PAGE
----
Iron Chelation: Not a Quick Fix for Brain Bleed Recovery



HONOLULU -- Researchers found mixed results with iron chelation for intracerebral hemorrhage (ICH) in the iDEF trial.

The proportion of patients who could achieve modified Rankin Scale (mRS) scores of 0-2 at 90 days was 34.3% with 3 days of deferoxamine mesylate (DFO) infusion and 32.9% with saline as placebo, making iron chelator therapy futile for recovery after ICH, reported Magdy Selim, MD, PhD, of Beth Israel Deaconess Medical Center in Boston, and colleagues.

However, the investigators could not statistically declare complete futility with their 180-day data, Selim said at a late-breaking trial session at the International Stroke Conference here.

"It is futile to conduct a phase III efficacy trial with the anticipation that DFO will result in improved outcomes (mRS 0-2) at 90 days after ICH," he said. "Patients in both groups continued to improve past 90 days -- ICH trials need to have longer follow-up to capture the full extent of recovery."

DFO is supposed to work against iron accumulation in the brain after a brain bleed. The agent binds iron so that it cannot form hydroxyl radicals; also, it induces transcription of heme oxygenase-1 for anti-inflammatory, anti-apoptotic, and blood pressure-lowering effects, according to Selim, who added that it has been available generic since the 1960s for chronic iron overload.

It appeared that patients continued to improve past 3-month follow-up, agreed Brian Silver, MD, of UMass Memorial Medical Center in Worcester, so if the investigators try again, they should consider looking at patients at 6 months or 1 year. Silver's institution participated in the trial although he was not involved with the study.

"There is some signal it may work for some people," he told MedPage Today. "The question is, does this not work or are we not tracking people long enough?"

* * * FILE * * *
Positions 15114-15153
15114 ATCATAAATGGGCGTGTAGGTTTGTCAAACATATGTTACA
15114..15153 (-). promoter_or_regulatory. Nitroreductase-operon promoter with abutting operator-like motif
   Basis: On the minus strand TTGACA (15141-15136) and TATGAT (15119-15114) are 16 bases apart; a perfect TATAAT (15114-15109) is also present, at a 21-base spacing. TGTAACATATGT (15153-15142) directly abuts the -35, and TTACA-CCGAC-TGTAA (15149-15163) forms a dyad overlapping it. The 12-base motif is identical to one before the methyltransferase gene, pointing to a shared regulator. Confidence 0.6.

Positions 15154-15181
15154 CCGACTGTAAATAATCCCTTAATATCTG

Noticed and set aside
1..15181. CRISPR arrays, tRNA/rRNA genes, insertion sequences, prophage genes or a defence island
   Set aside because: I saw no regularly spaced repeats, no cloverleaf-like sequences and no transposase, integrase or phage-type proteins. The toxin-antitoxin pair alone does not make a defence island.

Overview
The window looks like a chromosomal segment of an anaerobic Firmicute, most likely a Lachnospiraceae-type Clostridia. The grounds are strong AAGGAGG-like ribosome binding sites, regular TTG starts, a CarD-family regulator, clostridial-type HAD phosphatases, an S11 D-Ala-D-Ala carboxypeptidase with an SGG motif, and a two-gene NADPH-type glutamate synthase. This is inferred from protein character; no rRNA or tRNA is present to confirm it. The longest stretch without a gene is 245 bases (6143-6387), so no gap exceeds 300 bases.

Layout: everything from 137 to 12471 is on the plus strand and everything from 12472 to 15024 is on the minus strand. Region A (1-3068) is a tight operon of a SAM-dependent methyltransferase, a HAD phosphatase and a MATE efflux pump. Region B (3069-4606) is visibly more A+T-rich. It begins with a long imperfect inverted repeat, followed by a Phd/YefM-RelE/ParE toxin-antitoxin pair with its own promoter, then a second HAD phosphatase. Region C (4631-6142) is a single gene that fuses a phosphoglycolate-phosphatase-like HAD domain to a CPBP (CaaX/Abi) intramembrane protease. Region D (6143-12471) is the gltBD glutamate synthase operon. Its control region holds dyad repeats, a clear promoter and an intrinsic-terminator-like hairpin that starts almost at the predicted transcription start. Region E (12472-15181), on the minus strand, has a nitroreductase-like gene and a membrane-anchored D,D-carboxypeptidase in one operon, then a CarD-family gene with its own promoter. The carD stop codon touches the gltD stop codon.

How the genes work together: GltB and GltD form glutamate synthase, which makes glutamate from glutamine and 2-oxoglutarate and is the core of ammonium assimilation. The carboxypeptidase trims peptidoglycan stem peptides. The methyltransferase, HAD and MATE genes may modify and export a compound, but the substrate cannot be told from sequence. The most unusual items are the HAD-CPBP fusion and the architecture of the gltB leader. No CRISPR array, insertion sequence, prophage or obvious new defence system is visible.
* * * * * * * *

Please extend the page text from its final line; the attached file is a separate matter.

iDEF was conducted at 40 sites in 294 adults. These were ICH patients scoring ≥6 on the NIH Stroke Scale and >6 on the Glasgow Coma Scale who were functionally independent prior to the bleed.

The trial was another attempt to establish iron chelation therapy in ICH, as the previous HI-DEF study was stopped early in 2013 because of a signal of excess in acute respiratory distress syndrome (ARDS) with continuous DFO infusion over 5 days straight at 62 mg/kg/day.

Selim's group learned their lesson, and iDEF was born with a modified protocol in which the DFO arm had the dose reduced to 32 mg/kg/day of daily infusions for 3 days. Patients at high risk for ARDS were also now excluded.

"Repeated daily infusions of DFO at 32 mg/kg/day for 3 days were well-tolerated, and were not associated with increased serious adverse events, mortality, or pulmonary complications including ARDS," the investigators reported.

iDEF was supported by the NIH/National Institute of Neurology Disorders and Stroke.

Selim and Silver disclosed no relevant relationships with industry.

Source: https://www.medpagetoday.com/meetingcoverage/isc/77938

Iron, chelation : Not a, quick, fix for, brain Bleed Recovery



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